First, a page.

On October 14, 2012 Felix Baumgartner jumped out of a capsule suspended under a helium-filled balloon as part of the Red Bull Stratos project. He and other men had done such jumps several times before, but on the 14th he did it at 128,000 ft (39, 045 m), making it the highest freefall ever. On the way down Baumgartner reached a speed of approximately 834 mph (1,343 km/h), making him the first human to exceed the speed of sound in freefall. (Note: All records still to be verified by relevant organizations) A team of physicians, scientists, engineers worked together to both keep him alive and to use the jump as a test-bed for research in high altitude physiology. Much has been written about the jump in the popular press, but we at Medgadget were most interested in the medical technology involved. Via email, Medgadget Editor Dan Buckland talked to Alex Garbino MD PhD, a resident in Emergency Medicine and a member of the Center for Space Medicine, both at Baylor College of Medicine in Houston, TX. Dr Garbino is on the Stratos Medical team headed by Jonathan Clark MD, who also provided some comments. The interview below is lightly edited for grammar and clarity, and includes some questions submitted to us on Twitter (@Medgadget and @MedGadgetDan) and email by readers.
1) What physiologic data were you hoping to get from this test?
Our system measured tri-axial acceleration, heart rate, 2-lead EKG, respiratory rate and skin temperature.
2) What devices did you use to get the medical/scientific data? Was it off the shelf components or did you have to do a lot of modification? What didn’t exist when you started that you had to fabricate?
We used the Equivital EQ-01 from Hidalgo. It was completely off the shelf – we wanted to ensure we had safe, tested and proven hardware as it was directly on Felix’s skin, in a 100% oxygen environment, and we only had one opportunity to record the data.
3) What types of data were stored vs what was sent down to the ground real-time?
Everything was locally recorded on the device itself. Although transmitting information real time would have been interesting from the media aspect, it would mean Felix’s private medical data being publicly released without screening, which can be a sensitive issue. There was no real medical value to seeing the data real time, as we had cameras that showed us what Felix was doing at all times, and most importantly, we have voice communications with him. If he can talk to us, we know his respiratory, cardiac and neurological systems are intact. If something was going wrong, there is nothing we could do until he was on the ground.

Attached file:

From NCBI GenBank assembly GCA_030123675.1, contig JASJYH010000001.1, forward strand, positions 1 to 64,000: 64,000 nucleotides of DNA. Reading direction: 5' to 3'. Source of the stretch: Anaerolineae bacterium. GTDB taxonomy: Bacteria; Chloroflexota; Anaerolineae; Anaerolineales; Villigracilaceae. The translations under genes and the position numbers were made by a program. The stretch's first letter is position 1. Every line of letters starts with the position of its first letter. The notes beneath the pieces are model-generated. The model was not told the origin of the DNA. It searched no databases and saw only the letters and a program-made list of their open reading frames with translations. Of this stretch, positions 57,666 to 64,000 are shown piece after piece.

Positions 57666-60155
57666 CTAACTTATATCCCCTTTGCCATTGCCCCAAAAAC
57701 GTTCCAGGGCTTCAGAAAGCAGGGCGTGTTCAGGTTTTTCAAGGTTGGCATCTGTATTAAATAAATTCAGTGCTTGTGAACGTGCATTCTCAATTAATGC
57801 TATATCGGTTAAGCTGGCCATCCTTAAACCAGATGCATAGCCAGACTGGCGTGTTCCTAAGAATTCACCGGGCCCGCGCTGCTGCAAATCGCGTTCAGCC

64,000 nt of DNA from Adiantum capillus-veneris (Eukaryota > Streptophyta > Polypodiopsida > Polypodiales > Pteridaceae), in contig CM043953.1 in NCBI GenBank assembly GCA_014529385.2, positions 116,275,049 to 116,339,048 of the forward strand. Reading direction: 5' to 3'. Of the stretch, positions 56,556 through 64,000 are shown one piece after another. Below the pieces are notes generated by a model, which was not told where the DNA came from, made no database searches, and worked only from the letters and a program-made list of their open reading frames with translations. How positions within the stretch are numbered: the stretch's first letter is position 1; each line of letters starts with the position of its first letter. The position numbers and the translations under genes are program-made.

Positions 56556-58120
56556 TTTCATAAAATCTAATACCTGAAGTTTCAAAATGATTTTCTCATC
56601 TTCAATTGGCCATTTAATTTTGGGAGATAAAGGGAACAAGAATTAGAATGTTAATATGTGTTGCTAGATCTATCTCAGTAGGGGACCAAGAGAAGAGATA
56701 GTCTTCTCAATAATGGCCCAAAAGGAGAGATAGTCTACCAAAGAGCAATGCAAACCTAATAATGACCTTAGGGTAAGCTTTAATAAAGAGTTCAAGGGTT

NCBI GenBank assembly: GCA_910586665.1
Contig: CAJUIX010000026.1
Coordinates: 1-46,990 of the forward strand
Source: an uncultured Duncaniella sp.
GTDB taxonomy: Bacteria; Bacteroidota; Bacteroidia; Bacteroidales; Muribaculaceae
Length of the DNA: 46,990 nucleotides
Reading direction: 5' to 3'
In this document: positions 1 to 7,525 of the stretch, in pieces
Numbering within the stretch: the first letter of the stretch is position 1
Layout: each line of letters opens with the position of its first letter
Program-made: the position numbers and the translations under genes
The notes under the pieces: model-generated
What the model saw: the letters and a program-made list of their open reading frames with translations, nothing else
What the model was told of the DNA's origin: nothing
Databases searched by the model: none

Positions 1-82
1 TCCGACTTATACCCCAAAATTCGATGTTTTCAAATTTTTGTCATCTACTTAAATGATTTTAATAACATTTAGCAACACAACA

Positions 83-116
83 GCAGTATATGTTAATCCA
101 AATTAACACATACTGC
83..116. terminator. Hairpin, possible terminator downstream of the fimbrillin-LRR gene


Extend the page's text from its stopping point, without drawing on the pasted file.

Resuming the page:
4) Were you happy with the quality of data received, and what technical challenges did you anticipate to actually encounter with the data recording itself?
The quality of the data was great. We anticipated that noise from motion artifact and possibly radio frequency interference would be an issue. Motion artifact was present, despite filtering algorithms, but are part of recording electrical potentials from the skin, which is how an electrocardiogram (EKG) works. We did have some issues ensuring good contact between the electrodes and the skin, since he wore a belt [that contained the EKG leads] rather than sticky electrodes. Ensuring the belt was tight but comfortable for hours at a time, and would work well inside a suit in every position imaginable took a lot of testing. Radio frequency interference was a non-issue, and there was no interaction with capsule systems.
5) Any general lessons learned in regard to physiologic monitoring in this environment?
Any physiologic system needs to be rugged and as unencumbering as possible. Most systems we looked at were large and bulky. Many, including the one we used, had certain parameters that could not be measured practically, like oxygen saturation, while wearing a pressure suit.
6) When/where do you hope to publish the medical results?